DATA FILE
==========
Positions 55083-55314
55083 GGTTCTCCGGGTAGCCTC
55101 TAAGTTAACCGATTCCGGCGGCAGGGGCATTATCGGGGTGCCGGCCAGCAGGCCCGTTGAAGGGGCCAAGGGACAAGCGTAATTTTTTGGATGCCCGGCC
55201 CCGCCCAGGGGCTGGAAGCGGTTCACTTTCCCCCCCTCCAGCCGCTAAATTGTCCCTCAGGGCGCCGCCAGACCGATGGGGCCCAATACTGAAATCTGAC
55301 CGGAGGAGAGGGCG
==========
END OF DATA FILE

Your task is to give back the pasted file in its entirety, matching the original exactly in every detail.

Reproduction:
Positions 55083-55314
55083 GGTTCTCCGGGTAGCCTC
55101 TAAGTTAACCGATTCCGGCGGCAGGGGCATTATCGGGGTGCCGGCCAGCAGGCCCGTTGAAGGGGCCAAGGGACAAGCGTAATTTTTTGGATGCCCGGCC
55201 CCGCCCAGGGGCTGGAAGCGGTTCACTTTCCCCCCCTCCAGCCGCTAAATTGTCCCTCAGGGCGCCGCCAGACCGATGGGGCCCAATACTGAAATCTGAC
55301 CGGAGGAGAGGGCG